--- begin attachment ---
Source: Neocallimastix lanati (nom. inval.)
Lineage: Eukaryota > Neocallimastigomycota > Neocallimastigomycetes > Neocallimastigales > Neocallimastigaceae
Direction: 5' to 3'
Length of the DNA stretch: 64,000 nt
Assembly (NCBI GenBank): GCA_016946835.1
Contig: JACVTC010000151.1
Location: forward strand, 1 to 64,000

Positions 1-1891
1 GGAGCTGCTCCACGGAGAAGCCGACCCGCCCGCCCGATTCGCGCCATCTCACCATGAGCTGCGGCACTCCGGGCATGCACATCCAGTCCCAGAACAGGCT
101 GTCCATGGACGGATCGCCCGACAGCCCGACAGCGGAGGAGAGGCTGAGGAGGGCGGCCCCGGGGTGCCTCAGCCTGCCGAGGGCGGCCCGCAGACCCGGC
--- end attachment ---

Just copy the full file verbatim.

Source: Neocallimastix lanati (nom. inval.)
Lineage: Eukaryota > Neocallimastigomycota > Neocallimastigomycetes > Neocallimastigales > Neocallimastigaceae
Direction: 5' to 3'
Length of the DNA stretch: 64,000 nt
Assembly (NCBI GenBank): GCA_016946835.1
Contig: JACVTC010000151.1
Location: forward strand, 1 to 64,000

Positions 1-1891
1 GGAGCTGCTCCACGGAGAAGCCGACCCGCCCGCCCGATTCGCGCCATCTCACCATGAGCTGCGGCACTCCGGGCATGCACATCCAGTCCCAGAACAGGCT
101 GTCCATGGACGGATCGCCCGACAGCCCGACAGCGGAGGAGAGGCTGAGGAGGGCGGCCCCGGGGTGCCTCAGCCTGCCGAGGGCGGCCCGCAGACCCGGC